The Big Five




USD 5,500

Meadows and rivers are the best scenarios to practice wildlife sighting and go on a real adventure.

The distance between the different campsites allow us to go through meadows, rivers and forests to find elephants, giraffes, zebras, hippopotamus, crocodiles and, maybe, lions and leopards. Comfort and adventure combine themselves in perfect harmony.


South Africa


10 Days / 9 Nights


January - December


Thoroughbred and African crosses

The Riding

4 – 7 hours per day

Package specifications

Travel cancellation insurance

Breakfast and dinner included

Health care included

Services NOT included

Lunch not included in the package

Baggage protection insurance

Day by Day

Day 1. Tuning in with the African universe.

We pick you up in the Hoedspruit or Phalaborwa airports -even the Johannesburg airport- with our transfer, or you can choose to hire your own transport, if you prefer it. We head to our refugee, which has a breathtaking view to the Makuthswe River, covered with African ebony trees. We use the first horse ride to explore and get to know our horses. The aim is to get in tune with the African universe. Dinner will include wines especially selected for the occasion. The tents are made of canvas and wicker roofs, equipped with private bathrooms, and external showers.

Day 2. At the mercy of the tracks we find and what the climate.

We wake up to some tea or coffee and have a light breakfast. Weather conditions and the animals we may find govern the itinerary. Generally, horseback riding lasts 3 to 4 hours during the morning, and two hours in the afternoon. Physical activity is crucial on our adventure: we jump logs and avert bushes. Lunch, cooked by our beloved Ana, may include quiche, cheese, pizzas or pancakes. We then take a few hours to rest: we may take a nap, go to the pool, or get to know more about Africa by consulting the books available in our library. In the afternoon, we give ourselves in to a quiet ride until we reach a place where we can behold the sunset while having a drink.

Day 3. Men propose and Africa disposes.

Our journey will be controlled by two factors: environmental conditions and whatever we encounter on our path. Generally, horseback riding lasts 3 to 4 hours during the morning, and two hours in the afternoon. On the least expected moment, we may find zebras, giraffes, lions, rhinos, crocodiles and cheetahs, to mention a few examples. Afterwards, during the afternoon, we look for the perfect place to contemplate the sunset.

Day 4. Makalali game reserve.

We wake up to colors projected by the sunrise and prepare ourselves for a long and beautiful ride. We enter the Makalali Game Reserve, where vast and wide-open plains stand out. Here you may see giraffes, zebras or wildebeests. We enjoy amazing views, the horizon at a distance outlines our path to the Clive Camp, our home for the following two nights. The Clive’s Safari Lodge offers five luxurious private chalets with wicker roofs, private bathrooms, external private showers and AC.

Day 5. Navigation, hippopotamus, crocodiles and nighttime wildlife sighting.

A day to navigate along the Makuthswe River awaits for us. In this scenario we may find hippopotamus and crocodiles. Then, after we have lunch, we get into a pick-up truck to practice wildlife sighting and watch nocturnal animals that are waking up to get ready for the night. We return to the camp after the sun goes down to get to an area known as "boma", where local dishes are served around a bonfire under the open sky, a starry and magnificent sky.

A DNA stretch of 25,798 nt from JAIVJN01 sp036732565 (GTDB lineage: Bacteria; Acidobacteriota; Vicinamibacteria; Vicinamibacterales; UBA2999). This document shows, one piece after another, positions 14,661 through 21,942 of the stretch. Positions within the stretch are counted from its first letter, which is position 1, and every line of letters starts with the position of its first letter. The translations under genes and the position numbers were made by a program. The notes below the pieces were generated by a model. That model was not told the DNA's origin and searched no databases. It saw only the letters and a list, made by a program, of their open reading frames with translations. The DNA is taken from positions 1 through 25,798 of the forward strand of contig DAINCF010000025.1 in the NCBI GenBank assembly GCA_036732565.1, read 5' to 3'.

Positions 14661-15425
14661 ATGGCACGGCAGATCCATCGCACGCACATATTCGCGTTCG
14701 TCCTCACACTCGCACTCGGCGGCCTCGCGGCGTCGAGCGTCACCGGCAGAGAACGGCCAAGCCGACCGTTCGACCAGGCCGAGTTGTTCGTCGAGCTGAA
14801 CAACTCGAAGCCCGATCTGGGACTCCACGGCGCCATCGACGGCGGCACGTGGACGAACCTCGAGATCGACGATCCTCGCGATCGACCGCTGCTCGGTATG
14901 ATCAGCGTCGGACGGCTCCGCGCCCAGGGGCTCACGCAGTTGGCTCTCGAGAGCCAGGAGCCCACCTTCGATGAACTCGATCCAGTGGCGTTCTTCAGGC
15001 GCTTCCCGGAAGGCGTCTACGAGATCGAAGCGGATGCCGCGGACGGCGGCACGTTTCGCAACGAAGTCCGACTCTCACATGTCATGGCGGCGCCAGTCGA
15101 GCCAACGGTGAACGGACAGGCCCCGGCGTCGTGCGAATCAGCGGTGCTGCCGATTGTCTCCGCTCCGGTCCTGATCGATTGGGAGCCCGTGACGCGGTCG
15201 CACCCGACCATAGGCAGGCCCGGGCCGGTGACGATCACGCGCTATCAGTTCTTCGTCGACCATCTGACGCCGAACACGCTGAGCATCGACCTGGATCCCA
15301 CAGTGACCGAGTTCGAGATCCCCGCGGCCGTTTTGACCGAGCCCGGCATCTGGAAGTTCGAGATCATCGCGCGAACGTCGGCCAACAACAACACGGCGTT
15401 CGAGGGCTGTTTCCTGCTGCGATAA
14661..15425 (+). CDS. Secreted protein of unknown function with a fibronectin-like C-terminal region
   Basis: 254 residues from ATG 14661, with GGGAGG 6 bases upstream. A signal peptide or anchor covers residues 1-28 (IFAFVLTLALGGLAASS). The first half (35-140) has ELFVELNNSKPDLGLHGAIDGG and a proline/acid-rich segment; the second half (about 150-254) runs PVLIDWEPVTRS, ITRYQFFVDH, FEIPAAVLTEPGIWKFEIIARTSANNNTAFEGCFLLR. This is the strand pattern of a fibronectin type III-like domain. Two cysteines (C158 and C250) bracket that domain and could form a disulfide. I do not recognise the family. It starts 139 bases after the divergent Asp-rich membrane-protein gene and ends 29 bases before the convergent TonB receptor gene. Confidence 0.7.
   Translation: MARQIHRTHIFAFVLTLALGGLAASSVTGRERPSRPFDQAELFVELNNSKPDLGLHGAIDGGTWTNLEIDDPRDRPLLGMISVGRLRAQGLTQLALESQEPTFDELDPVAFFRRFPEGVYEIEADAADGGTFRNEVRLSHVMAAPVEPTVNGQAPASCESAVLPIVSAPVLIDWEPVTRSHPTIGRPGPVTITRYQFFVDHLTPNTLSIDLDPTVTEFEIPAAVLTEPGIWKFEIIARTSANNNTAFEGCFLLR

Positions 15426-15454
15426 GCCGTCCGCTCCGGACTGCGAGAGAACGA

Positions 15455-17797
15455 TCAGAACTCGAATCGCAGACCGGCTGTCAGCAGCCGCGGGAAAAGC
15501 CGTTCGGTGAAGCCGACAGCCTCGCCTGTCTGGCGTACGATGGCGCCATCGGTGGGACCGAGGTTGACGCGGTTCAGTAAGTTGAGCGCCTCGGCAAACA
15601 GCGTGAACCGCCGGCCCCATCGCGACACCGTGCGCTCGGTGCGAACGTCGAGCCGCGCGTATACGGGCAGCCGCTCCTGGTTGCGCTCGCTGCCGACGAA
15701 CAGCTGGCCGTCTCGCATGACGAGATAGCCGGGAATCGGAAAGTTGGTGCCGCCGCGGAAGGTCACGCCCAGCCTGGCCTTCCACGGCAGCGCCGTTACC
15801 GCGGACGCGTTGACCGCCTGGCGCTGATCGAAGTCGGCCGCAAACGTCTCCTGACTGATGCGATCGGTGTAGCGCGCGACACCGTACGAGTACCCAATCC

Day 6. XiDulu, a chalet located at the edge of a dam.

We navigate the Makhutswe River once again to reach XiDulu. We go across a meadow where we can speed up with our horses. On the way, we find zebras and giraffes, and if we are lucky, we may see wild dogs. XiDulu is an idyllic place: the chalet has internal and external showers, a pool and terrace. The deck has a view to the dam where hippopotamus and elephants rest. In the afternoon, we go around with our guide, who reveals the secrets of this area to us. Then, at night, we go out to explore again. We can see owls, galagidae, and maybe -who knows- leopards.

Day 7. Horse riding through a dense coppice.

We gallop through the meadow and practice what we call bushwhacking, that is say, we ride our horses through a dense coppice. We jump fallen logs, which elephants may have torn down, or maybe, we encounter antelopes and kudus, that may accompany us on our way. There is a chance to find black rhinos in this zone; our guide knows it and may help us track them down. At nightfall, our hosts receive us with potjiekos, a traditional African dish that we will enjoy under the stars while we chat and share experiences.

Day 8. Who said that returning is not an adventure itself?

Today, we go through the reserve towards the initial refugee. The way back home has begun. Having the Drakensberg Mountains as our background, we go through water wells and dams, following the tracks of lions and hyenas.

Day 9. The last night.

Now that we have reached back to the refugee, a special meal awaits for us. This is our last night submerged in the South African nature, while we close our eyes as we rest on the refugee beds, we understand that this is the last time that we will be able to hear the roar of the animals from afar. This reminds us that the fauna never sleeps.

Day 10. The spell is broken.

Back to the routine. We wake up early to enjoy one last ride with our horses, before we are taken back to the airport. We leave behind colorful sunsets, horse rides in which we are surrounded by animals that not only give life to Africa, but also to the world, and dinners under rounded skies, where stars seem to be closer.



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